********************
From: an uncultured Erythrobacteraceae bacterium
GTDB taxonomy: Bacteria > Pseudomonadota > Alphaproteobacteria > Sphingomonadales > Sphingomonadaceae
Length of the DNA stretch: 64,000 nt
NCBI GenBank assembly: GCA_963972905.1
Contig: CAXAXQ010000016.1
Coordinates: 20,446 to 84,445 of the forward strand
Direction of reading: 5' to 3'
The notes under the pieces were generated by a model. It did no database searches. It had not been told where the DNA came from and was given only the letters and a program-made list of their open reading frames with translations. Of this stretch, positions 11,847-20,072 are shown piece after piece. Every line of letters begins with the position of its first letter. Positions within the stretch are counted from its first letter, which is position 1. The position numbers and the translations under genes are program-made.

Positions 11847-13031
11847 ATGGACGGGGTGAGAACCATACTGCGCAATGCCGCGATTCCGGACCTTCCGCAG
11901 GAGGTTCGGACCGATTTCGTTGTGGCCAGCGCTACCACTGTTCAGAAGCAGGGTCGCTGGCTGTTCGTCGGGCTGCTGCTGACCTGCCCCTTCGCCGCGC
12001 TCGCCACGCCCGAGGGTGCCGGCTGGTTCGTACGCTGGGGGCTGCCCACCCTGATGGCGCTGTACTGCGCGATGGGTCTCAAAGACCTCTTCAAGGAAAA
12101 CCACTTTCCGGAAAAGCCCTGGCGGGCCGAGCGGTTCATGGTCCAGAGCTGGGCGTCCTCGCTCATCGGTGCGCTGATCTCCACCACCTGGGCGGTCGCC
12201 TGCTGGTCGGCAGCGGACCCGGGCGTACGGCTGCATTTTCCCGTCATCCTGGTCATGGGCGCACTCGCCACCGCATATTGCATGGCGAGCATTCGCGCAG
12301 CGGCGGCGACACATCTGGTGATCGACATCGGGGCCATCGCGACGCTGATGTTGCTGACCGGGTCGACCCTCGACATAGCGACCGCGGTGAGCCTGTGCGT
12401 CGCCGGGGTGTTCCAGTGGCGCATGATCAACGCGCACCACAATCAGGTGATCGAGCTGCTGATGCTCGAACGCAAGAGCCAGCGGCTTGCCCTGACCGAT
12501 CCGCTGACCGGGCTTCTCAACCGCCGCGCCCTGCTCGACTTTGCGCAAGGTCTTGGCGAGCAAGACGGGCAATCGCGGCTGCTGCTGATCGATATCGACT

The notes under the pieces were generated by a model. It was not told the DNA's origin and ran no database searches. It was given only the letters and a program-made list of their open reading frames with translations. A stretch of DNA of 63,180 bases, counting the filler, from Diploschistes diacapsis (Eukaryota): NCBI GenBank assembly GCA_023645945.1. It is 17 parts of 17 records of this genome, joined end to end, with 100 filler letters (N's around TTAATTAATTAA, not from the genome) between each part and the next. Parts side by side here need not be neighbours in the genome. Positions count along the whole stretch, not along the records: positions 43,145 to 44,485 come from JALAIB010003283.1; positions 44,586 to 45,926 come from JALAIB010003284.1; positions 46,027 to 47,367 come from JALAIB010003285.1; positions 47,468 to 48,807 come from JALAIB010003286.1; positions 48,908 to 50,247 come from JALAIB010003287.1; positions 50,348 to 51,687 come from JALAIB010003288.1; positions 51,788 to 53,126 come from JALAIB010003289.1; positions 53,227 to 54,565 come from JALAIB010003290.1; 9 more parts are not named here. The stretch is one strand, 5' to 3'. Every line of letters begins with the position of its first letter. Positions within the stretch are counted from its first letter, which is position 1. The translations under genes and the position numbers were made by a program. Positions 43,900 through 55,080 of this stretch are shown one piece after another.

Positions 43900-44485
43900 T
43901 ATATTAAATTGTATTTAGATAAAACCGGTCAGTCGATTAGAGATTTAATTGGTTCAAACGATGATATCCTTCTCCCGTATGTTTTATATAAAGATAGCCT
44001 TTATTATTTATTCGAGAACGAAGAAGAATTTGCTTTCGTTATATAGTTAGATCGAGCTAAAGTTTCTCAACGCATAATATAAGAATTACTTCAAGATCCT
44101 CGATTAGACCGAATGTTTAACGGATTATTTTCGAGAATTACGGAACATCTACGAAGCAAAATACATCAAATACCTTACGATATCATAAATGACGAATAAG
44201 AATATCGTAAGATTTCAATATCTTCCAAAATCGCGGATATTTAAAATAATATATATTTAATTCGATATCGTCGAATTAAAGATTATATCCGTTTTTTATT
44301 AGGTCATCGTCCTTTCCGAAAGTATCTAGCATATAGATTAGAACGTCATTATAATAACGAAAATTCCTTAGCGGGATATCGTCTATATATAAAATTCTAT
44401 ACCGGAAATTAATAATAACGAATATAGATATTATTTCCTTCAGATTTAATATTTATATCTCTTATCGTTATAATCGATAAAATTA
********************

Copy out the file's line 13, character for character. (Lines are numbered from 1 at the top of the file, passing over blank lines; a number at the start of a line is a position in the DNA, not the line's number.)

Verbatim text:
12101 CCACTTTCCGGAAAAGCCCTGGCGGGCCGAGCGGTTCATGGTCCAGAGCTGGGCGTCCTCGCTCATCGGTGCGCTGATCTCCACCACCTGGGCGGTCGCC